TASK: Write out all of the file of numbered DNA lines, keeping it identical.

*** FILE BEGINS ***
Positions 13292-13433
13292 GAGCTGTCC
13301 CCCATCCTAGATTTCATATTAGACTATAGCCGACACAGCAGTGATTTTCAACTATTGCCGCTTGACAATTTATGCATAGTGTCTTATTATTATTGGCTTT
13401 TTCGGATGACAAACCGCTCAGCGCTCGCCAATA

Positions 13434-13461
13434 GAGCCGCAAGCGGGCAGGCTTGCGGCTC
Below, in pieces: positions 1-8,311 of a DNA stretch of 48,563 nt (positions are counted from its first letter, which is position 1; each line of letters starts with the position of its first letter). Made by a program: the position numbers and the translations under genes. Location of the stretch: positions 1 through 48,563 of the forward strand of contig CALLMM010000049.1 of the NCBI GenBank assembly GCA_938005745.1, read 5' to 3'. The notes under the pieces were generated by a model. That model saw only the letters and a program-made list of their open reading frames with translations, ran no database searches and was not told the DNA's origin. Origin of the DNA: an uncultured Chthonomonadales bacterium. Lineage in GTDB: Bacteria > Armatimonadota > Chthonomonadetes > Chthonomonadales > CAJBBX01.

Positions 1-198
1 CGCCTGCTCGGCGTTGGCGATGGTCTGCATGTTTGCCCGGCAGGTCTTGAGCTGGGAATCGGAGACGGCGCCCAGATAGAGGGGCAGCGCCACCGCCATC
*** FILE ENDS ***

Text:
Positions 13292-13433
13292 GAGCTGTCC
13301 CCCATCCTAGATTTCATATTAGACTATAGCCGACACAGCAGTGATTTTCAACTATTGCCGCTTGACAATTTATGCATAGTGTCTTATTATTATTGGCTTT
13401 TTCGGATGACAAACCGCTCAGCGCTCGCCAATA

Positions 13434-13461
13434 GAGCCGCAAGCGGGCAGGCTTGCGGCTC
Below, in pieces: positions 1-8,311 of a DNA stretch of 48,563 nt (positions are counted from its first letter, which is position 1; each line of letters starts with the position of its first letter). Made by a program: the position numbers and the translations under genes. Location of the stretch: positions 1 through 48,563 of the forward strand of contig CALLMM010000049.1 of the NCBI GenBank assembly GCA_938005745.1, read 5' to 3'. The notes under the pieces were generated by a model. That model saw only the letters and a program-made list of their open reading frames with translations, ran no database searches and was not told the DNA's origin. Origin of the DNA: an uncultured Chthonomonadales bacterium. Lineage in GTDB: Bacteria > Armatimonadota > Chthonomonadetes > Chthonomonadales > CAJBBX01.

Positions 1-198
1 CGCCTGCTCGGCGTTGGCGATGGTCTGCATGTTTGCCCGGCAGGTCTTGAGCTGGGAATCGGAGACGGCGCCCAGATAGAGGGGCAGCGCCACCGCCATC